2018 in Doodles

Spent a lot of time being stuck in Lagos Traffic this year, so instead of being angry for no sensible reason, I picked up a new habit out of boredom. I used the time to teach myself how to create minimal illustrations and animations using my mobile phone. My newfound obsession was called TRAFFICDOODLES(😃@trafficdoodles on IG); so everyday based on my road experiences, new illustrations/animations were born. I totally credit boredom for this, and it's a total change of perspective on what it means to be stuck and bored. I didn't care if my lines or motions were perfect nor did I overly criticize my creations, I just chose to continuously make my mistakes and share them regardless of judgements. So back to the cliché; BE FEARLESS, IT WORKS and FIND YOUR BOREDOM in the coming year.

Traffic Doodles (The Motion Picture)

Capturing my Traffic experiences with doodles started with illustrating a number of stills on my mobile phone, just a little over a month ago. It just only made sense  to keep pushing, so that my 4 hours (daily) invested in commuting to and from work on the roads of Lagos, could even better utilised. So I got to learning how to animate any illustration made on my mobile phone while stuck in traffic, and everything below was borne out of my non-stop trial and errors. 

Read More

Traffic Doodles

On a daily basis, I spend about 4 hours cumulatively commuting to and from work. Since I am stuck in Lagos traffic everyday, I'm constantly in search of new creative ways  to spend my time.  A large number of passengers are always glued to the screen of mobile phones, as I usually am, so I started using my travel time to sort of draw, based on everything experienced on Lagos Roads. Using the arrangement of basic shapes I tell the story of what I read,saw or heard while on my way, and I call them TRAFFIC DOODLES. I share them via twitter, and instagram daily.I have also compiled a number of them here for your viewing pleasure.  You can follow @trafficdoodles on Instagram to stay updated.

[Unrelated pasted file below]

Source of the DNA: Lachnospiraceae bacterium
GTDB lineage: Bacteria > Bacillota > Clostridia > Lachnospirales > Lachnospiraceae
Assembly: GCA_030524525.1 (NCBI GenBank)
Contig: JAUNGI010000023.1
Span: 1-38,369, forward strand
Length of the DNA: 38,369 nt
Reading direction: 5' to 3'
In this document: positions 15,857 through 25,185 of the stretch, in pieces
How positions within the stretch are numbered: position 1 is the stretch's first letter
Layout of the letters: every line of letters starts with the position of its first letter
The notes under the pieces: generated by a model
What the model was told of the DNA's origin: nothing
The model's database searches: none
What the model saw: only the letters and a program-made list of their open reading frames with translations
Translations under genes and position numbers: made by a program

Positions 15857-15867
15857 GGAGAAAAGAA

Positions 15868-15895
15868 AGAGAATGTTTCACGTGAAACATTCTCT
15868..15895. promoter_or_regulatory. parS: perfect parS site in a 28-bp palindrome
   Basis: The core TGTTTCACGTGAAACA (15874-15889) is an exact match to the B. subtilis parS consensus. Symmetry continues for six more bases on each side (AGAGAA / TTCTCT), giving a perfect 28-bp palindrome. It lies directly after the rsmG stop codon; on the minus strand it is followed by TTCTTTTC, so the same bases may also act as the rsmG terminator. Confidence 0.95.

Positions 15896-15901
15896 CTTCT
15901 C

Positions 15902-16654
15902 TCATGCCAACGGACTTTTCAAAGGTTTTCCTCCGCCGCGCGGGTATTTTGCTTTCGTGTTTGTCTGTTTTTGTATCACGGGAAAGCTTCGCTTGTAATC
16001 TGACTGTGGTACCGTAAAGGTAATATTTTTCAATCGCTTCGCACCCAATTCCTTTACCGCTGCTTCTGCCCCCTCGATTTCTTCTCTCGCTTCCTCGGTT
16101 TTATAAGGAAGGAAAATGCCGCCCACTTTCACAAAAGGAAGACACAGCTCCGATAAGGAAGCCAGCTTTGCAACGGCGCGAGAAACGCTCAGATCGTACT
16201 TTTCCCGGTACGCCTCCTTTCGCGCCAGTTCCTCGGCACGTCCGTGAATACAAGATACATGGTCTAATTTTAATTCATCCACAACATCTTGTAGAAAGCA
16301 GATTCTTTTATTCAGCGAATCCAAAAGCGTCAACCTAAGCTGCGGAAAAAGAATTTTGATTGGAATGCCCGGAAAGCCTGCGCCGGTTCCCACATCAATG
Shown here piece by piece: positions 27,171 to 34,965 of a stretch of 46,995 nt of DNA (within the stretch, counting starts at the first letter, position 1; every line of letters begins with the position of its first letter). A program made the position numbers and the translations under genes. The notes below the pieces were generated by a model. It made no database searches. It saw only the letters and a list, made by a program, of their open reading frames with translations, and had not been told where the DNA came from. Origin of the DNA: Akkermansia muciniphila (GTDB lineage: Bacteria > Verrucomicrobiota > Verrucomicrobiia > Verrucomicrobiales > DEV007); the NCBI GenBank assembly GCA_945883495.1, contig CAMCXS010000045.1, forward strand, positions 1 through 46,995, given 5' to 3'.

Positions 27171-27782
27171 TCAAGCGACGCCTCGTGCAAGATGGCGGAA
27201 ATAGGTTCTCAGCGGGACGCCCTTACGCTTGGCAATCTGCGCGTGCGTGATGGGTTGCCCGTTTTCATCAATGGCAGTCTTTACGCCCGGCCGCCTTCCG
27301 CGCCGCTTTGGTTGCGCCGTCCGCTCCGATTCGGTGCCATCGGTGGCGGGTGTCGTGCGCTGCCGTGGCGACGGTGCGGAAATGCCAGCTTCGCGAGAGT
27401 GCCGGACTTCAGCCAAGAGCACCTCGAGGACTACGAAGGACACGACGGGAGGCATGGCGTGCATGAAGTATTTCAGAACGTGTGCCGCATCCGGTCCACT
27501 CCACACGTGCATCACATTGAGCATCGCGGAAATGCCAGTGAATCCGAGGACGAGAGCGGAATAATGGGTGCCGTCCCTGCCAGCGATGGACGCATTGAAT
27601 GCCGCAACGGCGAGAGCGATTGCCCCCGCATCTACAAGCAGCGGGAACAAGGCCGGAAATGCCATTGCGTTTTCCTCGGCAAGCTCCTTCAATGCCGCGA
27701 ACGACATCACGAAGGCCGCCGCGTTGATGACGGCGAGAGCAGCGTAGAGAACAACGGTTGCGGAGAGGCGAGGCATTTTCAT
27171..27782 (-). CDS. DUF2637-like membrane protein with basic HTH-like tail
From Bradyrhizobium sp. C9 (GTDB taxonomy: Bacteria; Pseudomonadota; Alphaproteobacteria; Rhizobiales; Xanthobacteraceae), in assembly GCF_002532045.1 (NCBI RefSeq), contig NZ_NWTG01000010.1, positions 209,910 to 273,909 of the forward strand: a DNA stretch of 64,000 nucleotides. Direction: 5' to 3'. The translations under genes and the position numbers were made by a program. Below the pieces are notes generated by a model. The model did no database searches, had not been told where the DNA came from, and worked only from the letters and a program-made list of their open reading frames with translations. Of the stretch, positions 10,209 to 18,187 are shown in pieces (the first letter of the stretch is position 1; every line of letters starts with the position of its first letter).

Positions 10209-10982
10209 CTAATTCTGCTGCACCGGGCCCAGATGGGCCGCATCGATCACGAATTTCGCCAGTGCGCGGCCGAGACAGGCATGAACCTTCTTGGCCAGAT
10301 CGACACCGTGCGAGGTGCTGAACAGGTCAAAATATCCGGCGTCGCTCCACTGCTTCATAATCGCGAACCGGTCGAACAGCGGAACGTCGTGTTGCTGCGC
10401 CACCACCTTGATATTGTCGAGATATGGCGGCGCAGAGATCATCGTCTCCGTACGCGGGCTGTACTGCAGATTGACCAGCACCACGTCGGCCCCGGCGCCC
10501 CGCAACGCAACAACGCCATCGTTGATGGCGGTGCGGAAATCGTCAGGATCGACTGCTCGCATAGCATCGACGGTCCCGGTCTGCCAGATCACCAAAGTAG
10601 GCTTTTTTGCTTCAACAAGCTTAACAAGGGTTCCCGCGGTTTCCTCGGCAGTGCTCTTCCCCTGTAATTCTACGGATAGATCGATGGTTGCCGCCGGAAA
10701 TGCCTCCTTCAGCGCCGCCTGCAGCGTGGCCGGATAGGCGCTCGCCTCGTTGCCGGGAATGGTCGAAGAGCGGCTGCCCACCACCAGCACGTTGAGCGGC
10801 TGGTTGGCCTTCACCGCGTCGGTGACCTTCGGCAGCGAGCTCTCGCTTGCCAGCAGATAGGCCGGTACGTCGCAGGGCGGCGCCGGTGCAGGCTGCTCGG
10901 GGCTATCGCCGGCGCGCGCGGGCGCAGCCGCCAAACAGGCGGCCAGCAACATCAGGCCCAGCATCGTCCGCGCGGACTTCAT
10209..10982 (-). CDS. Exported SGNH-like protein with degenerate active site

The Great Dictator

Why we live in a time of so much lethargy eludes me, most of us all have lost what makes us humans; truly we are now shadows of what we were created to be, a distant semblance of what beings that have such amazing intellect should be capable of. I basically hate the world every time I lift my gaze and open my ears in curiosity. At this point all I do every passing second is echo the words from Charlie Chaplin’s character in The Great Dictator; and to a great extent, I believe sacrificing a few minutes of yours to listening to these words might stir something in you. So please, hit the play button.

Kiss From a Rose